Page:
Eucalyptus peninsularis facts for kids
Quick facts for kidsCummins mallee
Eucalyptus peninsularis, commonly known as Cummins mallee, is a species of mallee that is endemic to a small area of South Australia. It has smooth, greyish or brownish bark, lance-shaped adult leaves, flower buds in groups of between seven and eleven, pale creamy yellow flowers and urn-shaped fruit.
Eucalyptus peninsularis is a mallee that typically grows to a height of 6 m (20 ft) and forms a lignotuber. It has smooth, greyish to brownish bark that is shed in ribbons. Young plants and coppice regrowth have sessile, dull green, elliptical to egg-shaped leaves arranged in opposite pairs. Adult leaves are arranged alternately, the same shade of glossy green on both sides, lance-shaped, 70–130 mm (2.8–5.1 in) long and 10–23 mm (0.39–0.91 in) wide, tapering to a petiole 15–25 mm (0.59–0.98 in) long. The flower buds are arranged in leaf axils in groups of seven, nine or eleven on an unbranched peduncle 5–13 mm (0.20–0.51 in) long, the individual buds on pedicels 4–7 mm (0.16–0.28 in) long. Mature buds are 12–17 mm (0.47–0.67 in) long and 4–6 mm (0.16–0.24 in) wide, have a ribbed, urn-shaped floral cup and a beaked to horn-shaped operculum. Flowering has been recorded in December and the flowers are pale creamy yellow. The fruit is a woody, urn-shaped capsule 9–11 mm (0.35–0.43 in) long and 6–9 mm (0.24–0.35 in) wide with the valves sometimes enclosed in the fruit, sometimes protruding strongly.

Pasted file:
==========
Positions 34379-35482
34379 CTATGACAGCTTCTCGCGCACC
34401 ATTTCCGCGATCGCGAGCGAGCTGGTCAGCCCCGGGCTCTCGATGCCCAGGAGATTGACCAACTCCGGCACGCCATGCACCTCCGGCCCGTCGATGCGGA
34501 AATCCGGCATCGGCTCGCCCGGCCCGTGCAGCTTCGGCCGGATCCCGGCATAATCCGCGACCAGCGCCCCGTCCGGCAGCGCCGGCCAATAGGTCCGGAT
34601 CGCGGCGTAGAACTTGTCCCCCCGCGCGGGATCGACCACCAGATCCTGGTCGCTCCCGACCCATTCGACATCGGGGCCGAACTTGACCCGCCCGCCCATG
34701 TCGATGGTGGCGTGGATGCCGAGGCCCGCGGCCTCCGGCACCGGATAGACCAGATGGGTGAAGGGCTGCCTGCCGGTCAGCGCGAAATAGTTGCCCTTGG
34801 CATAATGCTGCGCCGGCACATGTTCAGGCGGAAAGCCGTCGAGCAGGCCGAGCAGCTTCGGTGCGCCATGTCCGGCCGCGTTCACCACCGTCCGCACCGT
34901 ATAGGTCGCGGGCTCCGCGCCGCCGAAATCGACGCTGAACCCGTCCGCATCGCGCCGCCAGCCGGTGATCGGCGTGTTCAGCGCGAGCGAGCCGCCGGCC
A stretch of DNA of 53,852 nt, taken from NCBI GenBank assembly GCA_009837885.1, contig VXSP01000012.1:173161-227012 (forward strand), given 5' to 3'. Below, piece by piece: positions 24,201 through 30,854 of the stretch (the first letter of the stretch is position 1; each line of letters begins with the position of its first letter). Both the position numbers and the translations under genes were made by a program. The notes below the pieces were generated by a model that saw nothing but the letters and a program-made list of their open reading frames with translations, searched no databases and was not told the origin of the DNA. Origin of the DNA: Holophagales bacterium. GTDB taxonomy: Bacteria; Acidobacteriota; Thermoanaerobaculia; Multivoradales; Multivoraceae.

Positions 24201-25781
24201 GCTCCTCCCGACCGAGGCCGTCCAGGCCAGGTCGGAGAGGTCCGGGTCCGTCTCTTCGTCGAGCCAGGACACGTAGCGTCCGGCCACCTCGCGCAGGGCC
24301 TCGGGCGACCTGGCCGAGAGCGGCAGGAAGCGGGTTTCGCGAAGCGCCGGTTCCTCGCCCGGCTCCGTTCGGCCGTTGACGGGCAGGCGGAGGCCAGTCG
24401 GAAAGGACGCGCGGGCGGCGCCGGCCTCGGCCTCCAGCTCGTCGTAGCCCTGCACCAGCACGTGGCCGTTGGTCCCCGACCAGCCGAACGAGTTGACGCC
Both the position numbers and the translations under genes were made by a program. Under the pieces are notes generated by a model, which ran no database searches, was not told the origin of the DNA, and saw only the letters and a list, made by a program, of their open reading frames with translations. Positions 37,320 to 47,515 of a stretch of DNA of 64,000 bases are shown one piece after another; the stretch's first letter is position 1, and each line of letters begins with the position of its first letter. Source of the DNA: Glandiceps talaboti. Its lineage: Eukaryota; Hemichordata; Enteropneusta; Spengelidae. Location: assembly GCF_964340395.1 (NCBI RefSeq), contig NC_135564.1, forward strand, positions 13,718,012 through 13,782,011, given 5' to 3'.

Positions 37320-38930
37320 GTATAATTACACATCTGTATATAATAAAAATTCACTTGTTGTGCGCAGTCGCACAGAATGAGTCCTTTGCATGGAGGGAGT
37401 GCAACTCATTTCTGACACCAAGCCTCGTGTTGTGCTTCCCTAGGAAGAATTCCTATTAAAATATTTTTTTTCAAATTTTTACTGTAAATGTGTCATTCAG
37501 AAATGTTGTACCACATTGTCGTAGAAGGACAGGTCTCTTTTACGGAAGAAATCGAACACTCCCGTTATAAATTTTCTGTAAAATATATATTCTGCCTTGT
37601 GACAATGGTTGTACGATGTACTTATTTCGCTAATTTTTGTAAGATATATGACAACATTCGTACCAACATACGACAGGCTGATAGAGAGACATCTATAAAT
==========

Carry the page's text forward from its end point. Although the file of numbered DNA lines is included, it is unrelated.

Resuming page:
Eucalyptus peninsularis was first formally described in 1997 by Dean Nicolle in his book, Eucalypts of South Australia. The type material was collected north-west of Cummins on the road to Mount Hope in 1972. The specific epithet (peninsularis) is from the Latin word peninsula, meaning "a narrow body of land", referring to the distribution on the Eyre Peninsula.
Distribution and habitat
Eucalyptus peninsularis occurs in a mallee community complex, often with E. dumosa or E. calycogona. That complex has been rated as "poorly conserved in South Australia". Only small parts of that ecosystem have been conserved, including in Hambidge Wilderness Protection Area, the Verran Tanks Conservation Park and the Wharminda Conservation Park.
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